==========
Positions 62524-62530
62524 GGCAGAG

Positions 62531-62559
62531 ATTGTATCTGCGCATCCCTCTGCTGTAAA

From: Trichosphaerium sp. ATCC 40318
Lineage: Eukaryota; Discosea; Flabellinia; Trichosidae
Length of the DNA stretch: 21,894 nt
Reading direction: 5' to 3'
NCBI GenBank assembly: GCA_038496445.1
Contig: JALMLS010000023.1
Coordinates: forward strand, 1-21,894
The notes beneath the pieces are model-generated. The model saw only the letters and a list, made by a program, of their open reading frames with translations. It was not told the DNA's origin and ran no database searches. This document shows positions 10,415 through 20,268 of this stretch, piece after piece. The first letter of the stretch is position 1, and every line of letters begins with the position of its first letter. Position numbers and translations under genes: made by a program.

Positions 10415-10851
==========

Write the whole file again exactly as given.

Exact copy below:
Positions 62524-62530
62524 GGCAGAG

Positions 62531-62559
62531 ATTGTATCTGCGCATCCCTCTGCTGTAAA

From: Trichosphaerium sp. ATCC 40318
Lineage: Eukaryota; Discosea; Flabellinia; Trichosidae
Length of the DNA stretch: 21,894 nt
Reading direction: 5' to 3'
NCBI GenBank assembly: GCA_038496445.1
Contig: JALMLS010000023.1
Coordinates: forward strand, 1-21,894
The notes beneath the pieces are model-generated. The model saw only the letters and a list, made by a program, of their open reading frames with translations. It was not told the DNA's origin and ran no database searches. This document shows positions 10,415 through 20,268 of this stretch, piece after piece. The first letter of the stretch is position 1, and every line of letters begins with the position of its first letter. Position numbers and translations under genes: made by a program.

Positions 10415-10851